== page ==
Re. the old high-level platforms at New Romney - AIUI, the ground level in this area was lowered when the station was remodelled in the 1970s. Hence, there is now a flight of steps leading down from the booking office/shop to platform level, whereas the original terminus station was on the same level as the building. (When the Dungeness extension was constructed in 1928, the through platforms had to be built at a lower level than the original station due to the need to tunnel under the road.) The area of the former terminus platforms now seems to be occupied by an extension of the cafe, and picnic benches. There is still a short carriage shed next to the cafe but whether it is on the same alignment as the old terminus platforms, I cannot say. But essentially, there is now nothing left of the original station except the booking office building (and even that has been extended).
The terminus platforms were apparently quite short and Snell's book suggests that, by at least the 1960s if not earlier, most trains were too long to make use of them, even if they were terminating at New Romney.
Only from pictures. I will have to ask my friend who is an RHDR historian to explain the history of them
Sent from my SM-A105FN using Tapatalk
I believe they may have been converted from the original Greenly 4w carriages. To judge from old photos, they certainly had bore a strong resemblance. Their intended use, emblazoned on the side, was storage for prams (and push chairs). Having once, due to a very heavily loaded train, jumped into one between Dymchurch and St.Mary's Bay, our holiday base, I recall they were jolly nice on a really hot day, even if the ride was a tad indifferent!
I'd wager there's stil something happening but considering we (the royal we) can't really plan for a few weeks time, it's not exactly wise to put something into stone and not be able to commit to it.
As a kid (early 80s) I was taken on a couple of trips to the RHDR. My memory is of traveling from Hythe, spending time at New Romney, and then taking a train that started from the bay platform.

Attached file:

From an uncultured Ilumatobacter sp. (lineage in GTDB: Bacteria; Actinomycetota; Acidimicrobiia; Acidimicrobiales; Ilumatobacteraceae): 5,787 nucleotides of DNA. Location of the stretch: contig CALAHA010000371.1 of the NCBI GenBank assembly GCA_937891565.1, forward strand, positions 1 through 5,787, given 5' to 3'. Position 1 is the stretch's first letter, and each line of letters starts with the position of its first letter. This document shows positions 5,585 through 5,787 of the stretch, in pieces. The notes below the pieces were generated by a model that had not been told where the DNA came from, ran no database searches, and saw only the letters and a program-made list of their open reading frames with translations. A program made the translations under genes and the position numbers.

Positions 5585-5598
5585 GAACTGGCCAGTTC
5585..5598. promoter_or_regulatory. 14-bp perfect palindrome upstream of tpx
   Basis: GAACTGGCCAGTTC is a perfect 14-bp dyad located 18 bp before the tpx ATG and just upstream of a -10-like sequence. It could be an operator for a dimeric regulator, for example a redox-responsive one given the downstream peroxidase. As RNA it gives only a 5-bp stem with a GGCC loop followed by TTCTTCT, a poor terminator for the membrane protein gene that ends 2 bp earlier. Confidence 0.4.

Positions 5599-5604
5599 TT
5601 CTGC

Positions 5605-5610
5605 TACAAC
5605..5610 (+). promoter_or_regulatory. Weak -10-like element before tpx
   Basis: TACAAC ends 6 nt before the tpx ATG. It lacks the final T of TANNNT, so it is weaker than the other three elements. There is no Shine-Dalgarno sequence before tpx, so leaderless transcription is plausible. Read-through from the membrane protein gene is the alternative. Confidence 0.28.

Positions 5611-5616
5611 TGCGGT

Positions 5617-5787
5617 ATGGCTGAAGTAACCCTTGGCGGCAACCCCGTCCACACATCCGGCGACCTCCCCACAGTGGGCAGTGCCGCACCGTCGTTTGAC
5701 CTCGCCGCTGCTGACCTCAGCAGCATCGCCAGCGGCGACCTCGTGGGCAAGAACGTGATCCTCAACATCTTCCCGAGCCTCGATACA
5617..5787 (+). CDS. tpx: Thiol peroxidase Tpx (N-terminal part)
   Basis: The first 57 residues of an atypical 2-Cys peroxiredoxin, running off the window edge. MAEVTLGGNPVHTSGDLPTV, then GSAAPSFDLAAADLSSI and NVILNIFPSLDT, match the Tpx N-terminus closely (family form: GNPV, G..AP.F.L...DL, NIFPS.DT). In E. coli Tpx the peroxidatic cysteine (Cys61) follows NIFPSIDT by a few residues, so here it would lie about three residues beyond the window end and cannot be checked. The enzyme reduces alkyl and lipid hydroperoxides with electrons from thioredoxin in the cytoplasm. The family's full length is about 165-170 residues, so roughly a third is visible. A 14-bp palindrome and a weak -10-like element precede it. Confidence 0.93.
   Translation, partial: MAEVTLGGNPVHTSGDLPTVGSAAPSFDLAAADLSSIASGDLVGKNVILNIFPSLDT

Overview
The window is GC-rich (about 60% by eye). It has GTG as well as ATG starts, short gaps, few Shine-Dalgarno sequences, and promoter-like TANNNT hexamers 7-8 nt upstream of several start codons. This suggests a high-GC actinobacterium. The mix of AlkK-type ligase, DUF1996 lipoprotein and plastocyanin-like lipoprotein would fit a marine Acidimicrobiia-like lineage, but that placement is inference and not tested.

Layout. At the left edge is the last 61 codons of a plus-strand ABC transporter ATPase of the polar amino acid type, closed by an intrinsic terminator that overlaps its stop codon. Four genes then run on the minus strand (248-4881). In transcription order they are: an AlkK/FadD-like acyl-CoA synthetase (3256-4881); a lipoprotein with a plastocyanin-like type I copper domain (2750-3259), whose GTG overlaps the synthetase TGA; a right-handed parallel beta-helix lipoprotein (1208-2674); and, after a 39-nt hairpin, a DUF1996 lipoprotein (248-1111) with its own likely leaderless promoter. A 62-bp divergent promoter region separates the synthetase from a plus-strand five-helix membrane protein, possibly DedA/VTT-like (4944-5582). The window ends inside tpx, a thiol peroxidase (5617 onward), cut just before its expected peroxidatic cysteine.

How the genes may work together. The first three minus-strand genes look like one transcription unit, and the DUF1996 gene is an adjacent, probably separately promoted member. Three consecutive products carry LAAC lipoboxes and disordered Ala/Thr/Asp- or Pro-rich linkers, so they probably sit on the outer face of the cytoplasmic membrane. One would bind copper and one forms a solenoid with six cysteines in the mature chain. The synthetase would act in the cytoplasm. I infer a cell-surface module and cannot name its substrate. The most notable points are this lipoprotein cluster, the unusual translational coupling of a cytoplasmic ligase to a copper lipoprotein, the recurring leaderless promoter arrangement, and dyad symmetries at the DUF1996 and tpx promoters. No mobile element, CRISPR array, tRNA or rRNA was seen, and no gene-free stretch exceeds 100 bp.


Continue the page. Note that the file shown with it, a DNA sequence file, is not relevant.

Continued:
Sent from my iPad using Tapatalk
Have to confess, 40 years after full reopening, I do wonder at the comparatively low profile Blaenau Ffestiniog seems to occupy in FfR thinking.. Given the distinctly 'down at heel' look the town presented, back in the 1970s, were that still the case, I could understand it not getting highest priority, but from what I've seen over the last five years, it does look as though concerted efforts to make the town and locale more attractive to tourists is bearing fruit.
It's become very evident on lines everywhere, the overwhelming bulk of visitors come by car, so the fact the Blaenau-Llandudno branch has, courtesy of repeated torrential downpours, been up and down like a whore's drawers oughtn't to make a killer difference to calculations. Indeed, a more vibrant local economy surely stands a better than evens chance of spurring on (more) investment in weatherproofing that line.
Most especially after the two years we've all endured, I can fully understand the FfR management not currently being in a position to commit any resources to purely speculative services, but mightn't there be scope for some sort of 'joint working party,' with businesses in Blaenau (IMO it'd be vital to include TfW) and the immediate locale, to arrive at some coherent marketing strategy for both the top end of the railway and Blaenau itself?
Does anyone please have a handle on where proposals to clear Blaenau's (rather noticable) slate waste tips stand? If something that transformative is still in the pipeline, it's clearly of relevance.
Long lines that have all their facilities (especially loco) at one end will always struggle to provide a good quality service for visitors starting from the other end (he says, with feeling …) You rapidly get into either not being able to offer much more than an “out and straight back” from the far end, or the realms of split duties, early starts and unremunerative ECS at either end of the day.
Separate names with a comma.